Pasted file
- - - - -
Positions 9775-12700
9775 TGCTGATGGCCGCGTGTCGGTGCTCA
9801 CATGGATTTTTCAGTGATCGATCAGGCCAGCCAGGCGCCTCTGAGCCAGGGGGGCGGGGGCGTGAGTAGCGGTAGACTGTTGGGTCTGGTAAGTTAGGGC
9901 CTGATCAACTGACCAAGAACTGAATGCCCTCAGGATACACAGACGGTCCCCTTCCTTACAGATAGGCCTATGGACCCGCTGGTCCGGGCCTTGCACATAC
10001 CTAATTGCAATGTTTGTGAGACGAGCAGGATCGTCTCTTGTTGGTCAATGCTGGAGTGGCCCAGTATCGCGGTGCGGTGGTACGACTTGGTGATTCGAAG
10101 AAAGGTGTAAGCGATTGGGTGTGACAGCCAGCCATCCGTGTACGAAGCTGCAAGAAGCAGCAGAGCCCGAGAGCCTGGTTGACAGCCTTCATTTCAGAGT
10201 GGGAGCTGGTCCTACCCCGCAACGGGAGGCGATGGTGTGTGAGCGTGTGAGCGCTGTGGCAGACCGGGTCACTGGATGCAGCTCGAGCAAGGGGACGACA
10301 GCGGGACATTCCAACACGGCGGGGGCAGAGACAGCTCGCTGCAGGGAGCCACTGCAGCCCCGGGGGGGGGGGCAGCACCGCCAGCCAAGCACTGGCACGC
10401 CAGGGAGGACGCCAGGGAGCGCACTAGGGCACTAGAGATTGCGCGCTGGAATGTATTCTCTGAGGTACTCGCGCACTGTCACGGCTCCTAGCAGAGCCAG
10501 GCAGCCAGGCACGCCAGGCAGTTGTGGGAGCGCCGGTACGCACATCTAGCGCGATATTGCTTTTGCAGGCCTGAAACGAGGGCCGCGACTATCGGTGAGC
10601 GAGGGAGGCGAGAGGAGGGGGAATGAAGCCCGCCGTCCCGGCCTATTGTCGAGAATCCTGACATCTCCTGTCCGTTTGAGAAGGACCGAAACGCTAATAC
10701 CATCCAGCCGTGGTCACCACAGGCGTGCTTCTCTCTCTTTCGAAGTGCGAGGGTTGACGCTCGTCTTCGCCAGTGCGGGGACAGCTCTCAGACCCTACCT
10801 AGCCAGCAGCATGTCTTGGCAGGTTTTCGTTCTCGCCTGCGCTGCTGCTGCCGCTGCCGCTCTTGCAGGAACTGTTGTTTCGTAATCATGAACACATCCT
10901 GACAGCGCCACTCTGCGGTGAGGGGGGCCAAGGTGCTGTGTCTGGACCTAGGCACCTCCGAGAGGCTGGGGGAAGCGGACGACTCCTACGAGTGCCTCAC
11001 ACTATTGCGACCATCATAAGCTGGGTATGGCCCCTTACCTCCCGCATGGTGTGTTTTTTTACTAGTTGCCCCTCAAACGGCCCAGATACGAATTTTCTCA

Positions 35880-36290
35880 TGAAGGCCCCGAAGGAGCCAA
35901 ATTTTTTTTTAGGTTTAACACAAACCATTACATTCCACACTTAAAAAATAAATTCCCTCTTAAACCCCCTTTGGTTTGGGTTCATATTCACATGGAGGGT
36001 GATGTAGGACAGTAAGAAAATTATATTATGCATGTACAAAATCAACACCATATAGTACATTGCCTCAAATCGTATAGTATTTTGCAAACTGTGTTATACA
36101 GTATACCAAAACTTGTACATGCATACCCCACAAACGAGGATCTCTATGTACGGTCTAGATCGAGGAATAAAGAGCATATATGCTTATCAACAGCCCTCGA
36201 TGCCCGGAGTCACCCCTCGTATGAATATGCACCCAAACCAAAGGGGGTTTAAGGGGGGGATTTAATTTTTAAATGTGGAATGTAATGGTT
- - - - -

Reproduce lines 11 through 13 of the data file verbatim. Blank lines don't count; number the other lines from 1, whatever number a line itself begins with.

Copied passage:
10601 GAGGGAGGCGAGAGGAGGGGGAATGAAGCCCGCCGTCCCGGCCTATTGTCGAGAATCCTGACATCTCCTGTCCGTTTGAGAAGGACCGAAACGCTAATAC
10701 CATCCAGCCGTGGTCACCACAGGCGTGCTTCTCTCTCTTTCGAAGTGCGAGGGTTGACGCTCGTCTTCGCCAGTGCGGGGACAGCTCTCAGACCCTACCT
10801 AGCCAGCAGCATGTCTTGGCAGGTTTTCGTTCTCGCCTGCGCTGCTGCTGCCGCTGCCGCTCTTGCAGGAACTGTTGTTTCGTAATCATGAACACATCCT